University of Missouri
Home | People | Locations | Program index | Calendar | News | Publications
Continuing education Seminars Courses
mu extension > news > display story
MU news media
Milly CarterAdministrative Associate, Urban RegionUniversity of Missouri Extension Phone: 816-252-7717Email: firstname.lastname@example.org
Published: Wednesday, Sept. 21, 2011
Diana Milne, 816-407-3490
BLUE SPRINGS, Mo.–Members of the baby boomer generation are starting to retire, but that doesn’t mean they are entering a carefree phase of life. Their kids may be all grown up, but boomers who still have a living parent are facing new responsibilities, notes a University of Missouri Extension human development specialist.
“Even if the older parent still lives independently, there are probably a variety of caregiving tasks their children may need to provide, such as transportation to appointments, help with grocery shopping and home maintenance, and supervising medical, legal and financial dealings,” says Diana Milne.
Even in families with two or more adult children, it’s often only one person who handles most of the caregiving. While this may seem unfair, it may be more efficient than dividing caregiving duties, Milne said. “Each family is unique, so it’s important to have open, honest discussions among the adult children and with the aging parent—before a health crisis with the aging parent arises.”
Some things to consider when discussing caregiving responsibilities:
-How far away does each adult child live from the aging parent?
-What are work schedules and home responsibilities of each adult child?
-Who gets along/communicates best with the aging parent?
-What skills or abilities does each adult child bring to the situation?
The adult child who lives closest to the parent may provide personal care, transportation and medication supervision while the adult child who lives farther away may spend hours on the phone or computer doing paperwork related to insurance, finances or home-health services.
If you are the adult child providing most of the direct caregiving, consider these tips:
-Don’t assume that you have to do everything all the time. Ask for help when you need it. Plan ahead and talk with your siblings in advance. Go over options as a family.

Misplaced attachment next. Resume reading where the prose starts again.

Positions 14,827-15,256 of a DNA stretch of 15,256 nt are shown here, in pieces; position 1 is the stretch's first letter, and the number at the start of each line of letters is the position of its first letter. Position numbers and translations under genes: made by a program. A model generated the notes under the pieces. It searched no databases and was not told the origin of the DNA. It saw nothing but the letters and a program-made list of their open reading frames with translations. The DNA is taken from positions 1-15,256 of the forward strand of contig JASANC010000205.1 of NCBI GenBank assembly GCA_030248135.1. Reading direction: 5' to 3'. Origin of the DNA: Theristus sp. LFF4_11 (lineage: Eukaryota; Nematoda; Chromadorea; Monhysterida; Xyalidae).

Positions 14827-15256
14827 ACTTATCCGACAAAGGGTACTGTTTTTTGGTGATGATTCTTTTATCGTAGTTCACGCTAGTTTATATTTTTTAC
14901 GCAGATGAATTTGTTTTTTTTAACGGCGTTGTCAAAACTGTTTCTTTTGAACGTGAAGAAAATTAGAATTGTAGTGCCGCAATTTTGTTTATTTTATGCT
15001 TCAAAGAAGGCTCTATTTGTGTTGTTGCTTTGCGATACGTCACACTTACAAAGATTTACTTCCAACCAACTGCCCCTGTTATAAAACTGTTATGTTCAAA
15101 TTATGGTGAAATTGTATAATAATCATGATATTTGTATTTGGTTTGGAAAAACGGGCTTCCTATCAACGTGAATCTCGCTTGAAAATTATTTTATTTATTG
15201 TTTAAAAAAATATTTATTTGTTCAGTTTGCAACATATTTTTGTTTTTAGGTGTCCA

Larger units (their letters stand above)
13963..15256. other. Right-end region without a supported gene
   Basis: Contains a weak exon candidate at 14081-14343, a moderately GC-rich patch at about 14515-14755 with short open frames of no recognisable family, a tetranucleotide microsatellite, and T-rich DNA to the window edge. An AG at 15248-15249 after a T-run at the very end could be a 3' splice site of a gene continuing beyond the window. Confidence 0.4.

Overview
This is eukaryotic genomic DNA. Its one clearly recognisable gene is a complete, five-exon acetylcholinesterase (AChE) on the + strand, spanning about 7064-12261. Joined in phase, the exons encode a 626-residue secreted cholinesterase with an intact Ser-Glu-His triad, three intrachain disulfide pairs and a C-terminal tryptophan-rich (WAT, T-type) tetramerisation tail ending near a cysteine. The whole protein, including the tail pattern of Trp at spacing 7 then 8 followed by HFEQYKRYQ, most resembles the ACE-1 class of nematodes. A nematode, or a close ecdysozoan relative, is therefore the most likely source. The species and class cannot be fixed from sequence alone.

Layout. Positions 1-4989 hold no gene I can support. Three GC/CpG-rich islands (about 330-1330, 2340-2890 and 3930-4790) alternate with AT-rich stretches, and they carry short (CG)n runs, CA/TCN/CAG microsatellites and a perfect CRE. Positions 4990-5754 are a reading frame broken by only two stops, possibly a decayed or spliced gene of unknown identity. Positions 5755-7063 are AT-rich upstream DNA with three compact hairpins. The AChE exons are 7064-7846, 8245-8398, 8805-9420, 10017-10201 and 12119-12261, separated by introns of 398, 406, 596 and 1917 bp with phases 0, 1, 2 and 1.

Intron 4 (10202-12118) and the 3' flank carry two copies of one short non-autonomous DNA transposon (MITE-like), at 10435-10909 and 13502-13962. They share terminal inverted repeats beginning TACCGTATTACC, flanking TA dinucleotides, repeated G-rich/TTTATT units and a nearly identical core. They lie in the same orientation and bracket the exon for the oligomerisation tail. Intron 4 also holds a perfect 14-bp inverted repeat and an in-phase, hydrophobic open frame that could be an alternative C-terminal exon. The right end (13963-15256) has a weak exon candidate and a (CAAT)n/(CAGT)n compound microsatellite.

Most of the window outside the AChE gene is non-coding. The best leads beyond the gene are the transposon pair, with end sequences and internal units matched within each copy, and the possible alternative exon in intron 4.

-Ask yourself what you really want from your siblings. Help? Appreciation? Or do you want to be totally in charge with no interference from other family members?
-Don’t assume that others can read your mind. Learn to communicate with family members before you get overwhelmed or angry.
-Don’t confuse good care with happiness. Making sure that elderly parents have good care does not always ensure that they are going to be happy or enjoy life the way they once did.
If your sibling is the primary caregiver, here are some tips for you:
-Don’t think of yourself as off the hook just because you live far away or cannot provide the direct care. Ask what you can do to help.
-Lend a hand by phone or Internet. You can arrange for and help provide many services for your aging parent simply by making phone calls or sending email.
-Offer financial support if possible. Medicare and other insurance may not pay for all the services the elderly parent needs.
-Provide emotional support. Let the sibling who is providing the direct care know how much you appreciate his or her efforts. Be a good listener.
-Offer your opinions carefully. Your observations can be valuable, but you should word them carefully so they don’t imply criticism.
For more information from MU Extension on a variety of family-related topics, see www.missourifamilies.org.
About | Jobs | Extension councils |
For faculty and staff | For researchers | Giving | Ask an expert | Contact
to 2014 Curators of the University
of Missouri, all rights reserved, DMCA
and other copyright information
University of Missouri Extension is an equal opportunity/ADA institution.
University of Missouri Extension
to 2014 Curators of the University of Missouri, all rights reserved